Brutal fucking movie - Page 2

An exquisite corpse review of Inland Empire

A cut is not a cut but rather a buzzing lightbulb; a long shot is not a long shot but instead a menacing corridor.

I love Los Angeles.

Delivering her lines like a long-lost relative of Maria Ouspenskaya in The Wolf Man and lensed and styled to look like a cross between Jane Wyman and an evil squirrel, Grace Zabriskie plays the ultimate nosy neighbor — one who inaugurates this pleasure and boredom zone by opening a window into the leading lady's future. Her director has a digital-video eye for combinations of lemon and gray as well as cheap Pepto-Bismol pinks and barf tones — he can make a palatial mansion look as grim as Eraserhead's dead living room. This is a movie about the horror of set design, the terror of lamps. Lynch can't help but look for and stare down the rabbit hole, that spot where it's hard to disappear, that place just down the way, the space that's tucked back, difficult to see from the road — the lost highway that connects to the dark hallway and the innumerable nooks and crannies of negative space. As always, he fixates on the sinister brutality in pop's lexicon; this time, instead of candy-colored clowns tiptoeing into bedrooms, it's hearts wrapped up in clover.

It was the light that brought everybody to LA to make films in the early days. It's still a beautiful place.

Is Inland Empire really The Passion of Laura Dern? Yes, this is Dern's movie, her face being cut up in nearly every scene ("brutal fucking murder," as one character puts it), and Laura, what do you make of it? Are you in there? A spotlight trained on you, long and lean, running horizontally through the night in silent slow-motion, then toward the camera, then fast, then screaming like Rita Hayworth in the mirrors at the end of The Lady from Shanghai, but for three hours. Come back, Bette Davis and Joan Crawford, Gene Tierney and Mary Pickford, Judy Garland and Barbara Stanwyck, Joan Fontaine and Natalie Wood, Marlene Dietrich and Marilyn Monroe: Lynch wants to make you stars again! A coast-to-coast search will soon be under way for the shot-for-shot remake of Inland Empire.

And sometimes things happen on the set that make you start dreaming.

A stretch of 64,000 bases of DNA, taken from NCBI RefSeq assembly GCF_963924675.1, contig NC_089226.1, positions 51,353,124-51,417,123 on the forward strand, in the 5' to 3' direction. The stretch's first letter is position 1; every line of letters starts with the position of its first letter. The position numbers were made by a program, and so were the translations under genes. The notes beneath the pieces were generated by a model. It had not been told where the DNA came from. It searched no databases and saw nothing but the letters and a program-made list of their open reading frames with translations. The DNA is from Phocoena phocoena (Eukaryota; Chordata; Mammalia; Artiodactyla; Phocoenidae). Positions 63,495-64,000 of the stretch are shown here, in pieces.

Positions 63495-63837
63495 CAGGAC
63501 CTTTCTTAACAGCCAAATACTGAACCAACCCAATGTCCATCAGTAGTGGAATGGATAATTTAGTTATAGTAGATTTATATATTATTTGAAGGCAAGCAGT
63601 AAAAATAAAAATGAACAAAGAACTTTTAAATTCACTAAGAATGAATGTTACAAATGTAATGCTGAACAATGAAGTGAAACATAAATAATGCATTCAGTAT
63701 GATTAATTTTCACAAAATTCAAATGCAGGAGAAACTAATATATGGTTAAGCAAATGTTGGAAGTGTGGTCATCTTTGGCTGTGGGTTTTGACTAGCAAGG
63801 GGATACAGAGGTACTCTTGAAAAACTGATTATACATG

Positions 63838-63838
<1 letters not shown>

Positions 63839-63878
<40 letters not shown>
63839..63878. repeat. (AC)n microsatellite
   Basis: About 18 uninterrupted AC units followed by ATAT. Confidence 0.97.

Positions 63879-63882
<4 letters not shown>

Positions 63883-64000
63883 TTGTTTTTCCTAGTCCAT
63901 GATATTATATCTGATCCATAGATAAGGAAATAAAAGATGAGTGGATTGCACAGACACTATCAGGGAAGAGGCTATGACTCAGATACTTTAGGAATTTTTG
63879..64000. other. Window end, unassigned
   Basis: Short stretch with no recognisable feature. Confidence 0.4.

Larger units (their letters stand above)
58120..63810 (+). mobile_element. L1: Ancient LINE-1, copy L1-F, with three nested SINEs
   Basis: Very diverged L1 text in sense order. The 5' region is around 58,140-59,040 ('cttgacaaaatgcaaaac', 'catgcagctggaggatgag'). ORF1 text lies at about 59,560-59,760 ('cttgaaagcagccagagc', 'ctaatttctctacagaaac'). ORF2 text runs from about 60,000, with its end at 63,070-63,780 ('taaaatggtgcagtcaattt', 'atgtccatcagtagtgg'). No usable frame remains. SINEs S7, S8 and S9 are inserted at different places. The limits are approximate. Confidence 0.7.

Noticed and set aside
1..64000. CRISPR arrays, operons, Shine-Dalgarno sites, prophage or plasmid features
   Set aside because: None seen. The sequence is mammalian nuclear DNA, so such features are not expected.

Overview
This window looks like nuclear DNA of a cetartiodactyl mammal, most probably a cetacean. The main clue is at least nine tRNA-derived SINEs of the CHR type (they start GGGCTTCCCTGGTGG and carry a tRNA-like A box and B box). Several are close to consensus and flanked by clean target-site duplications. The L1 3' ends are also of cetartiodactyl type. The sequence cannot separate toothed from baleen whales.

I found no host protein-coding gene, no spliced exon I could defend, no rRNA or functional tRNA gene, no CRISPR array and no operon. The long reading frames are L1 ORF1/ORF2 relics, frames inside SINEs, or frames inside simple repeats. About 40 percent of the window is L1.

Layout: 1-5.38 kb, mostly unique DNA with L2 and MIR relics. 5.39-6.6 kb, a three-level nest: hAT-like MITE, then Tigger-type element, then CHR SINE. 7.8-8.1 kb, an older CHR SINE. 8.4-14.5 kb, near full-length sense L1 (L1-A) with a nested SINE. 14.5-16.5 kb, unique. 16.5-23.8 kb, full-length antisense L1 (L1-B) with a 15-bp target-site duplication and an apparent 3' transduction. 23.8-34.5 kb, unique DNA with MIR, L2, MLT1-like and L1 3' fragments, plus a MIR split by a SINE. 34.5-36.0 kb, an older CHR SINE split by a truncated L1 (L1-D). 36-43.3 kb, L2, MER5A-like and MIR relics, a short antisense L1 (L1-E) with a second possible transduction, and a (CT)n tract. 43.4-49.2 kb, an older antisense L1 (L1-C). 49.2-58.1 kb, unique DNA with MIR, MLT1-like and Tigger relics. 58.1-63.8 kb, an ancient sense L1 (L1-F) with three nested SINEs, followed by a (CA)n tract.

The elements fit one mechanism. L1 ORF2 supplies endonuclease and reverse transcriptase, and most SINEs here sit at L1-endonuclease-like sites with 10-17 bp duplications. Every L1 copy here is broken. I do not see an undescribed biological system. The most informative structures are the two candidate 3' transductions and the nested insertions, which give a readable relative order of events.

No doubt, as the fate-strapped actress Nikki Grace, Dern makes an exquisite corpse. Oh, wait — she's actually Susan Blue, Nikki's alter ego and the character she plays in her latest film, a Southern potboiler that also stars Devon Berk (Justin Theroux) as Billy Side. Susan wanders through her fever dream screaming desperately for Billy, who always seems to be around the next darkly lit corner but rarely materializes. As the giant talking bunnies say, it all has "something to do with the telling of time." Of course, Nikki and Susan might have just fused into some kind of Lynchian-Freudian beast. The infamous Lynch psychofugue. It's an assumption borne out by a third Dern personality, a ball-busting broad with a mysterious bruise on her lower lip who permanently totes a rusty screwdriver.

What struck me about O.J. Simpson was that he was able to smile and laugh.

Dern's performance is like a disco ball in a hall of mirrors; it's rarely clear which character she's playing, but she's never less than entirely committed. One minute she's a kittenish starlet, long legs stretched out across a sun-drenched gazebo. The next she's a haggard has-been with a busted lip, climbing a set of dingy steps into a dark office, where she tells the man seated there — who is he exactly? And who's he talking to on the phone? — about how she once thwarted a rapist by plucking out one of his eyeballs.

I don't necessarily love rotting bodies, but there's a texture to a rotting body that is unbelievable.

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